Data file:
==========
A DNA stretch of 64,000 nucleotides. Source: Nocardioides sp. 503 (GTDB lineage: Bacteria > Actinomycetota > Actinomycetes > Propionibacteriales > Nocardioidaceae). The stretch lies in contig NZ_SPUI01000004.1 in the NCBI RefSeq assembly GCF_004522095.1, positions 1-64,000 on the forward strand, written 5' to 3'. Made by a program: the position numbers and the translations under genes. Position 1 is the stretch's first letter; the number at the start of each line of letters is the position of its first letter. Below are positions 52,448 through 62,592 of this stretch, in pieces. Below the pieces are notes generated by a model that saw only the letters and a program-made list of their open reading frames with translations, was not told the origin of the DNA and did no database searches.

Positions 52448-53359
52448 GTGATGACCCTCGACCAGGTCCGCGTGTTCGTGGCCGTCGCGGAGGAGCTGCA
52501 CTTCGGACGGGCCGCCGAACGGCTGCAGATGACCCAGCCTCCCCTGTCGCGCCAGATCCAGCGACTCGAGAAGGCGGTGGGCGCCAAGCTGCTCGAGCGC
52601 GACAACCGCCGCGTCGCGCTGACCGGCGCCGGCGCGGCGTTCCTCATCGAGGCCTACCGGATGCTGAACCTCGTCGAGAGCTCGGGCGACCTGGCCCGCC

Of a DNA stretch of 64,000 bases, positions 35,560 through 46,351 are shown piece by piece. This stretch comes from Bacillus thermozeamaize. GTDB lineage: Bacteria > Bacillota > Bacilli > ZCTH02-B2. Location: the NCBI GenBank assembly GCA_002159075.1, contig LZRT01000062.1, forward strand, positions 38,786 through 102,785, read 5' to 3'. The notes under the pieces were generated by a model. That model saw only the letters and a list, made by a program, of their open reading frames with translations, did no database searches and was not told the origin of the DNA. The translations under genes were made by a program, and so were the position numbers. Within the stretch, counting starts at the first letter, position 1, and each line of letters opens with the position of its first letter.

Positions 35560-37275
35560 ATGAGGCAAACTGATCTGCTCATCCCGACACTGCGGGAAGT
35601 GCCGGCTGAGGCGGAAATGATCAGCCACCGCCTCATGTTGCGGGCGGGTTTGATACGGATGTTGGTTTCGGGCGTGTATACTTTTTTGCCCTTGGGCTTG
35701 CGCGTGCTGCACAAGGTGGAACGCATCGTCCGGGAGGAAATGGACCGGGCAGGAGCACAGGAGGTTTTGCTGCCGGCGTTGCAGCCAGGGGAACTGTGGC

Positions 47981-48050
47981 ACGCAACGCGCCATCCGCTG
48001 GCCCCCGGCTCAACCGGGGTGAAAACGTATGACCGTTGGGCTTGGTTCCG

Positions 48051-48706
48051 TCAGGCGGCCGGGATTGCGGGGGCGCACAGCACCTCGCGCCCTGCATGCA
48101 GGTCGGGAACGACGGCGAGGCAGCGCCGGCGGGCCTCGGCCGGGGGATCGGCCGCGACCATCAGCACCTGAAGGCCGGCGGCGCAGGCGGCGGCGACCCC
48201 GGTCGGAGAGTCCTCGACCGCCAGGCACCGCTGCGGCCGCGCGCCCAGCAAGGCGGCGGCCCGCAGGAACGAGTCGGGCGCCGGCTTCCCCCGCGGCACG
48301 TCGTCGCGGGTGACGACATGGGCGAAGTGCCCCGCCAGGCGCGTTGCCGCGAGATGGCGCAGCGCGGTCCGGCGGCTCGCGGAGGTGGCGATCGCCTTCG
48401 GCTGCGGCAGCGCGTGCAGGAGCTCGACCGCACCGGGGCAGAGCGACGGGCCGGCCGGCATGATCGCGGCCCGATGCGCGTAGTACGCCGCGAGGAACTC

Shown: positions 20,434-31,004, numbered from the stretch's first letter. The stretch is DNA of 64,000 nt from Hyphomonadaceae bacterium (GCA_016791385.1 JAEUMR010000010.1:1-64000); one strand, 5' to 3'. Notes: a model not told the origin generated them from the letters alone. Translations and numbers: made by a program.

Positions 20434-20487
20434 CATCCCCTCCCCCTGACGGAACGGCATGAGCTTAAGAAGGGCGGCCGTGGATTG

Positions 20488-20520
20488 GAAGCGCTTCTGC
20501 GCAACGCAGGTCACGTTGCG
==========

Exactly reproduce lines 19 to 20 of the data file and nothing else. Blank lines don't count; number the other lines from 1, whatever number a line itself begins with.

48401 GCTGCGGCAGCGCGTGCAGGAGCTCGACCGCACCGGGGCAGAGCGACGGGCCGGCCGGCATGATCGCGGCCCGATGCGCGTAGTACGCCGCGAGGAACTC

Shown: positions 20,434-31,004, numbered from the stretch's first letter. The stretch is DNA of 64,000 nt from Hyphomonadaceae bacterium (GCA_016791385.1 JAEUMR010000010.1:1-64000); one strand, 5' to 3'. Notes: a model not told the origin generated them from the letters alone. Translations and numbers: made by a program.